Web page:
Our Food Products - Jerk
Jerk has long been popular street food in Jamaica and is now moving so fast onto upscale international restaurant menus the rules are changing everyday. The basic recipe of scallions, scotch bonnet peppers, all spice (pimento), cinnamon and nutmeg makes it very all purpose and extremely memorable. Used mainly with chicken, pork, fish and lamb, but quite interesting with bean curd, tofu and vegetables.
Remember to adjust the amount of seasoning to your taste - a little goes a long way… enjoy!
"Jerk is believed to have been conceived when the Maroons - runaway slaves who fought the British during the 18th century establishing free communities in the mountainous interior of Jamaica where their descendents still reside today – introduced African cooking techniques to Jamaica which were combined with native Jamaican ingredients and seasonings used by the Arawak / Taino Indians – the original inhabitants of Jamaica. The method of smoking meat for a long period of time served two purposes, keeping insects away from the raw meat and preserving it for longer once it has been cooked. This process also introduces a strong smoky flavour to the meat.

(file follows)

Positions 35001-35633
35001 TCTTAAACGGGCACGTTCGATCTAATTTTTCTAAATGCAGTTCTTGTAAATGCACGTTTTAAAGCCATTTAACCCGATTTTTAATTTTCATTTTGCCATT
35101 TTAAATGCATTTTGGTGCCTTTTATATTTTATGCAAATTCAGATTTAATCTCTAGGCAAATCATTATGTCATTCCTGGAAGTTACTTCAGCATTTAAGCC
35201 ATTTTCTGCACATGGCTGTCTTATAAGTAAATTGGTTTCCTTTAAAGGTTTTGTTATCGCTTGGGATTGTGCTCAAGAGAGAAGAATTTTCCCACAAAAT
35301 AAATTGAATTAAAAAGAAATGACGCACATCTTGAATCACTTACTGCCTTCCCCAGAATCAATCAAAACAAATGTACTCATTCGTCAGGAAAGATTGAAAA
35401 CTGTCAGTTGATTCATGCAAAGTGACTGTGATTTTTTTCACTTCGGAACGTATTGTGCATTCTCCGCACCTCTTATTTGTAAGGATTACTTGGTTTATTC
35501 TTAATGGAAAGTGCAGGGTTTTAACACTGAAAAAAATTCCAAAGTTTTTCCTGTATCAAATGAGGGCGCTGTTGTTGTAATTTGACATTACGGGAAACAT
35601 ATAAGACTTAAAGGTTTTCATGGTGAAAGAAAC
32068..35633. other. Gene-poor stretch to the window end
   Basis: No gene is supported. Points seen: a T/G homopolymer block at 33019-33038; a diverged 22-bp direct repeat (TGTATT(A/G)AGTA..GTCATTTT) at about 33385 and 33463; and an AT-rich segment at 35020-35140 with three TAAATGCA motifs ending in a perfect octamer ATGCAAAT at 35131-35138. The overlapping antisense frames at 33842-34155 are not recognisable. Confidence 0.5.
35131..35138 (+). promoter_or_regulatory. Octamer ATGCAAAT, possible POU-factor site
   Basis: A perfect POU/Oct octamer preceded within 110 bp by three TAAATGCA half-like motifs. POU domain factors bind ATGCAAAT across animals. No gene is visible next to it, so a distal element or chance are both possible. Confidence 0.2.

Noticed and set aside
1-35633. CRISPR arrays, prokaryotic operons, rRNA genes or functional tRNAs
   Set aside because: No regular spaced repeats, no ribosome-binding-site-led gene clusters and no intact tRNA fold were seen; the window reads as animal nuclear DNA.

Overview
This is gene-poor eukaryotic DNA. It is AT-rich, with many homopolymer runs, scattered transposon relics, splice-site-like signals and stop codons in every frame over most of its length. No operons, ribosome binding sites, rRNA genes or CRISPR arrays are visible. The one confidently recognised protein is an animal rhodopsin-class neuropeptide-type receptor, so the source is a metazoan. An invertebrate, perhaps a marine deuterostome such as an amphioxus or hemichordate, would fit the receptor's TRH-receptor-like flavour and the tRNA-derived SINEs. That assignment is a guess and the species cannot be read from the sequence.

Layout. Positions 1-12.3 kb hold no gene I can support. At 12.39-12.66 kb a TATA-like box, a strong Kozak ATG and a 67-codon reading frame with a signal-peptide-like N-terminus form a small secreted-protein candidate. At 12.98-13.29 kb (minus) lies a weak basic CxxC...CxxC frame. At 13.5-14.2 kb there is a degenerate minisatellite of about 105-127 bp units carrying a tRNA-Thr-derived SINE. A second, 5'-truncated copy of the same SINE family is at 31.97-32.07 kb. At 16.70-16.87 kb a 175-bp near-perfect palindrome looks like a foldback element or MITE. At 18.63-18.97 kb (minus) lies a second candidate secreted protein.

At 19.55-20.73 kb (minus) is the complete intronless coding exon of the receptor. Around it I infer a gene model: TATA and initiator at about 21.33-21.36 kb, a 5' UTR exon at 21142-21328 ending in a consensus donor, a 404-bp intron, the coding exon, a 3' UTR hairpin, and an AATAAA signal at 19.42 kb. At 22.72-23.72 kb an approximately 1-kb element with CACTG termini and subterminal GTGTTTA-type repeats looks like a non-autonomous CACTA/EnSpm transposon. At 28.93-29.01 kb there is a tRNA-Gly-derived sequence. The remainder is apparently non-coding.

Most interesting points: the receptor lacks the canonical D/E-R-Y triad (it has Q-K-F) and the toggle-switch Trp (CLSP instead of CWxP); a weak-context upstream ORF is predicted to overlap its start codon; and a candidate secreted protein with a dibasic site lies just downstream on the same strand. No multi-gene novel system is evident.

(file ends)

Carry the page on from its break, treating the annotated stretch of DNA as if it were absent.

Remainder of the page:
There are two commonly held theories regarding how the name "Jerk" came to be used. One is that it originates from the Spanish word "Charqui", used to describe dried meat. Over time this term evolved from "Charqui" to "Jerky" to "Jerk". Another theory is that the name derives from the practice of jerking (poking) holes in the meat to fill with spices prior to cooking. Nowadays, the word "Jerk" is used as a noun to describe the seasoning applied to jerked food and as a verb to describe the process of cooking used."
Source: Jamaica Travel & Culture